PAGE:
Constant Speed Propeller
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A constant speed propeller is a propeller that is designed to automatically change its blade pitch to allow it to maintain a constant RPM, irrespective of the amount of engine torque being produced or the airspeed or altitude at which the aircraft is flying. This is accomplished by means of a Constant Speed Unit, or governor, integrated into the propeller design.
Constant Speed Unit
A constant speed unit, or propeller governor, is the mechanism which allows a constant speed propeller to work. Most constant speed units work on the principle of centrifugal force and incorporate a speeder spring and a set of fly weights. The speeder spring is tensioned to balance the fly weights at a specific propeller RPM and, in some installations, is pilot adjustable allowing more than one target RPM to be selected. Should the propeller exceed the preselected RPM, the fly weights will be forced outward whereas a propeller under-speed would cause the fly weights to swing inward. In both cases, this changes the tension on the speeder spring. In early constant speed propellers, the movement of the weights would drive a mechanism to mechanically change the pitch of the propeller - increasing it in response to an over-speed and decreasing it in response to an under-speed. In newer propeller models, the blade pitch change is accomplished by porting oil, under pressure, through a pilot valve in response to an under or over speed condition. The oil, which might either be from the engine or integral to the propeller itself, causes the propeller blade angle to change as required to maintain the selected RPM. Some manufacturers have elected to incorporate electronic governing mechanisms to replace the speeder spring and flyweights.
Most engines produce their maximum power in a narrow speed band. This is especially true for a turboprop engine. A constant-speed propeller system permits the manufacturer or, in some installations, the pilot, to select the propeller speed appropriate to the situation and then automatically maintain that RPM under varying conditions of aircraft altitude, airspeed, phase of flight and engine power (as selected by power lever position. This allows operation of propeller and engine at the most efficient RPM and torque for the phase of flight. RPM is controlled automatically by varying the pitch of the propeller blades – that is, the angle of the blades with relation to the plane of rotation.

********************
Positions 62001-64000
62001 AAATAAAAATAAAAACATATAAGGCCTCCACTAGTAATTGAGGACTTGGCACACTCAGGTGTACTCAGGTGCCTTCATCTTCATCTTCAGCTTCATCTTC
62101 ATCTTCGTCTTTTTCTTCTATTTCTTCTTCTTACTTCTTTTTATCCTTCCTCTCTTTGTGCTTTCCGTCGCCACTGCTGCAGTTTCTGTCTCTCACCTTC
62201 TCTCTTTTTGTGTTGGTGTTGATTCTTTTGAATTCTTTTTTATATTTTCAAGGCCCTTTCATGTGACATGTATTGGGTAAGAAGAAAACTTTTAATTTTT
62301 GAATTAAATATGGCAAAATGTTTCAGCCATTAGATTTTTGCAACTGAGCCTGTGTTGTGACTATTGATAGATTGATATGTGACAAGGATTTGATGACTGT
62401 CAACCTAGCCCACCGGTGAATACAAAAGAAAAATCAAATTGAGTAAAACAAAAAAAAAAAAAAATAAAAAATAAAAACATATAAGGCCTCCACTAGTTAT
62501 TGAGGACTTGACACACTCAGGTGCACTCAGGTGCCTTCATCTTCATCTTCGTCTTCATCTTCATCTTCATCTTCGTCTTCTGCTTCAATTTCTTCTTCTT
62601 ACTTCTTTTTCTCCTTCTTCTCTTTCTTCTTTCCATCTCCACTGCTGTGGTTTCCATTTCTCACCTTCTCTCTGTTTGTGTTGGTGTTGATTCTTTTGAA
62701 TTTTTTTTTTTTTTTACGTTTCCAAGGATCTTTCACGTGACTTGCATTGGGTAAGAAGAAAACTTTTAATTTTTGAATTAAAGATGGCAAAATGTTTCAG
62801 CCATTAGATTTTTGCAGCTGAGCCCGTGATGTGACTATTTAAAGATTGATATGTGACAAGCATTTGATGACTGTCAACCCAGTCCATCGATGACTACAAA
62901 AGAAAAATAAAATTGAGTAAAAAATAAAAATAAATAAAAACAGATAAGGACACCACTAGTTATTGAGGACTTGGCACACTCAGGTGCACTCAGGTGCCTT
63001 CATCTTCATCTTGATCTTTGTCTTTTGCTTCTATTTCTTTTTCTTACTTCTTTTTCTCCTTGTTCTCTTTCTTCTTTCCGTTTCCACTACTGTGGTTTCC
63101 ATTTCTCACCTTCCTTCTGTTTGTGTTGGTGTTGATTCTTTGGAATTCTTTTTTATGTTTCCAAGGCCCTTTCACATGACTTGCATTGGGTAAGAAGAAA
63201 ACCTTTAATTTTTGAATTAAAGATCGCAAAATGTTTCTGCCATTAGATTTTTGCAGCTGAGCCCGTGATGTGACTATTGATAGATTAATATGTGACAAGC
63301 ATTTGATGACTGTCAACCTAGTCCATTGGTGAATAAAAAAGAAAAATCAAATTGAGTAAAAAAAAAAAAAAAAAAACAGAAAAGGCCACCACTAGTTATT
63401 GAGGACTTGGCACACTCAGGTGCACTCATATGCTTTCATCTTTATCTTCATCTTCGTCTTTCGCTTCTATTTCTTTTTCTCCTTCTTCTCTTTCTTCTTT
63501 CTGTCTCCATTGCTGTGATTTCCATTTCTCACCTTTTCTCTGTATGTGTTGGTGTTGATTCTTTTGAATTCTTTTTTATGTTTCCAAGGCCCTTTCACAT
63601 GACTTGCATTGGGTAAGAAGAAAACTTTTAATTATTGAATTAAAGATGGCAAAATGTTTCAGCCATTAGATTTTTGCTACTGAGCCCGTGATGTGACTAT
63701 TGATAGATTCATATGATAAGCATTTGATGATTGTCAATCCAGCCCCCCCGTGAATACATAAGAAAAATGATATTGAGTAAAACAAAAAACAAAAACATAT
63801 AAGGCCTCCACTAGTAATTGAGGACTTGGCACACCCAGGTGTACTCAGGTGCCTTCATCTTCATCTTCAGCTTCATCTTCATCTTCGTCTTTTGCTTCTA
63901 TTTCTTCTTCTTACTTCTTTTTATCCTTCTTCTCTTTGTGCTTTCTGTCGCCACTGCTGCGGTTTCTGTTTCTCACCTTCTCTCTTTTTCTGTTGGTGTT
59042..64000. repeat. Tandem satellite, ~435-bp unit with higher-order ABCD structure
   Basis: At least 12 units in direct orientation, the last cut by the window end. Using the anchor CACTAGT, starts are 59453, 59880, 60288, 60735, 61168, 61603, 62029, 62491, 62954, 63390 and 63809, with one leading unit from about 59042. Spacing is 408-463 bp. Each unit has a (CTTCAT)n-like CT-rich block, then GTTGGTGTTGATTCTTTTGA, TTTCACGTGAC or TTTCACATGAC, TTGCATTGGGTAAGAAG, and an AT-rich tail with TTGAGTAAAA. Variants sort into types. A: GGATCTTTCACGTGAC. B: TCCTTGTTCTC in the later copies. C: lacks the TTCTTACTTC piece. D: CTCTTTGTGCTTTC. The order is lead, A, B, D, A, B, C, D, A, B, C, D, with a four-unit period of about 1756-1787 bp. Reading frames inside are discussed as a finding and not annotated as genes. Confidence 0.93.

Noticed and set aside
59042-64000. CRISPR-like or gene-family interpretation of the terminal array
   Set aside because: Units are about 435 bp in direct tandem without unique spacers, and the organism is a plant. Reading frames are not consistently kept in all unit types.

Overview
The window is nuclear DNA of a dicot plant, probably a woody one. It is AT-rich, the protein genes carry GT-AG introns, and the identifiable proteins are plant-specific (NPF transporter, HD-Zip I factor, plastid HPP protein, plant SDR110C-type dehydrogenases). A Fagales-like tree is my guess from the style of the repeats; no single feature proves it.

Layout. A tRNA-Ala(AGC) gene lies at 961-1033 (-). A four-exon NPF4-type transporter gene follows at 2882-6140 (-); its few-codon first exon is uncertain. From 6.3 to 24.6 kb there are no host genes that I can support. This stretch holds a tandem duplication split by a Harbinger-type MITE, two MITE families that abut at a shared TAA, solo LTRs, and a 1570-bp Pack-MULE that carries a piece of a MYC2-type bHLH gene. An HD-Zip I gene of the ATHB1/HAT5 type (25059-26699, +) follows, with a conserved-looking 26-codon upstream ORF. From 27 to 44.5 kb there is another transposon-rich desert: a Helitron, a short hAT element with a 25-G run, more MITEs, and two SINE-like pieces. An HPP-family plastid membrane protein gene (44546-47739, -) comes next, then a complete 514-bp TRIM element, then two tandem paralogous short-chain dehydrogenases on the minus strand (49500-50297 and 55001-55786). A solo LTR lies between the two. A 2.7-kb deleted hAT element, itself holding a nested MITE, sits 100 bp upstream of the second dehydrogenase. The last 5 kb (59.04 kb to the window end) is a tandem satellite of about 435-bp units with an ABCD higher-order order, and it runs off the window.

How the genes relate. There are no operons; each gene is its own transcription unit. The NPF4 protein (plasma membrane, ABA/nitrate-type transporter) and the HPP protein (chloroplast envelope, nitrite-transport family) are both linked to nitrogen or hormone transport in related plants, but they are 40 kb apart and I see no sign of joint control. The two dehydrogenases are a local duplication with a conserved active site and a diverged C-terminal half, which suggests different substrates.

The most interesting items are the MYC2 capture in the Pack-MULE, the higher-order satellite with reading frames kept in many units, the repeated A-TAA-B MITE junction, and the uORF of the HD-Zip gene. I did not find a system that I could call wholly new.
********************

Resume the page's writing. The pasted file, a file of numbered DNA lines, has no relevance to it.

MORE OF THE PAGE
For any given power setting, as the blade angle is reduced, the torque required to spin the propeller is reduced and the airspeed and RPM of the engine will tend to increase. Conversely, if the blade angle is increased, the torque requirement to maintain a constant RPM increases. If the power is not changed, then the engine and the propeller will tend to slow down. In essence, this relationship allows both the propeller and the engine to be set to maintain their respective optimum RPM. Adding fuel (by moving the power lever forward) increases the power output of the engine and would tend to increase the engine RPM - however, to maintain the selected propeller RPM, the blade angle increases to absorb the additional torque that the engine is now producing allowing the engine RPM to remain at its original value. The converse is true for a reduction in power lever position where, as less torque is available, the propeller RPM decreases allowing the engine RPM to remain more or less constant.
- Propeller operation and malfunctions - basic familiarization for flight crews; informal note produced by CAST.